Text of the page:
G7 leaders at their Charlevoix Summit on June 8-9 can also take a common position, and a strong united one, in response to these clear security threats and other ones. They did so at President Donald Trump's first G7 summit, in Taormina, Italy, in May 2017. G7 members are complying rather well with the security commitments they made at Taormina, on terrorism, non-proliferation and Ukraine. On April 16, a few days before their foreign ministers' meeting, they issued the G7 Leaders' Statement on Syria of unprecedented strength, containing the clearest G7 endorsement ever of its members' use of military force.

On North Korea, all G7 leaders share the goal of a complete, permanent and verifiable denuclearization of the Korean peninsula and support Trump's summit effort with Kim Jong Un to see if he is serious in reaching this goal, even if Japan — the G7 member geographically closest to North Korea — wants any such pact to cover North Korea's short-range missiles, which could hit it.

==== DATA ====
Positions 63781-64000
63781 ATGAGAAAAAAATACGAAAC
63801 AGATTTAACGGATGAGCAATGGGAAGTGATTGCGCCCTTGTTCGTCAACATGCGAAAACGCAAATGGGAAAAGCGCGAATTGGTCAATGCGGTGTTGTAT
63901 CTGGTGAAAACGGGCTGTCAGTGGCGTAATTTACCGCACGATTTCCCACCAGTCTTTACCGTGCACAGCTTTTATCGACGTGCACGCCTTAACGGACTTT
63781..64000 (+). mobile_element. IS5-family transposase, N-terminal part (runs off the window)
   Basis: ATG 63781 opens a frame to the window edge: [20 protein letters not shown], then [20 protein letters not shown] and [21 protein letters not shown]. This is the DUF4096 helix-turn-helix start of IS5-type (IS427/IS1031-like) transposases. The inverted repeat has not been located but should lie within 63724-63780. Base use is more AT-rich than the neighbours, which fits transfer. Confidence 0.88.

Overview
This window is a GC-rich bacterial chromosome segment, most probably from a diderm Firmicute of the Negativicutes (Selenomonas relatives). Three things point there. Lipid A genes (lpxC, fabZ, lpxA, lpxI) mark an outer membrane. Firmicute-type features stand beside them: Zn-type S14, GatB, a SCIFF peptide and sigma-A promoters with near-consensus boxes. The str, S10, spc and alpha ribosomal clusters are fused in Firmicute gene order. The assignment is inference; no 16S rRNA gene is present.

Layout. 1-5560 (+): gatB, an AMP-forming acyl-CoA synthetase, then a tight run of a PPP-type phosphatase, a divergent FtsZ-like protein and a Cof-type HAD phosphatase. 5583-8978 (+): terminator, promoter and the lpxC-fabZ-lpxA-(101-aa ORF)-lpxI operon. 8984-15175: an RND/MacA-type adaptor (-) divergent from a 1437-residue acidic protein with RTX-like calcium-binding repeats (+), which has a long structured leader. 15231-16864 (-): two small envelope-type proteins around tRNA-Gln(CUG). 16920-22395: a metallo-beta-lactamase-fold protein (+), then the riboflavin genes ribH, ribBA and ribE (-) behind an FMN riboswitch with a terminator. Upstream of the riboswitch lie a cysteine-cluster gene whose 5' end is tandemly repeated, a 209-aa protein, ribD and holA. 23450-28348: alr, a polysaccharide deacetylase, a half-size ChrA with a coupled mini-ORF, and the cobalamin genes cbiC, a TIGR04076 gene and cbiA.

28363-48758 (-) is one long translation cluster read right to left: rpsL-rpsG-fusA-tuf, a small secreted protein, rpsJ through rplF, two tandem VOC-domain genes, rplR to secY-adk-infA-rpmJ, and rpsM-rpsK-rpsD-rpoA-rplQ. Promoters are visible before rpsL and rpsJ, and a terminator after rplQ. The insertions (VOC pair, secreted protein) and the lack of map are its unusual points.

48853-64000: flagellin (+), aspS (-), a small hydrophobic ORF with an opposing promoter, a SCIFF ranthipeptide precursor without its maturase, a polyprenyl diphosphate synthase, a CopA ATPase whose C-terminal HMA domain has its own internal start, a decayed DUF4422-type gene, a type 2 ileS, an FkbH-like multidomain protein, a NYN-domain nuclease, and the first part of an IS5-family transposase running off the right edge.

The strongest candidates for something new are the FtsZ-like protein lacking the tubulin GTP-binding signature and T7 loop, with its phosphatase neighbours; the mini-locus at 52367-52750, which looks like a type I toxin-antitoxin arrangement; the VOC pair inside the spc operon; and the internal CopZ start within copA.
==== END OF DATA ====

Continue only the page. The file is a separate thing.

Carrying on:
G7 members are completely committed to enforcing sanctions against North Korea, even if some smaller members of the European Union take a more relaxed approach. The problem is getting all the other G20 members to be as committed, in word and deed, and to act against outside countries under their influence that are engaged in financing proliferation. The immediate struggle for the G7 finance ministers is to get their full G20 colleagues and the Executive Board of the International Monetary Fund to use their formidable resources to help stop those countries facilitating North Korea's proliferation and its defiance of United Nations sanctions.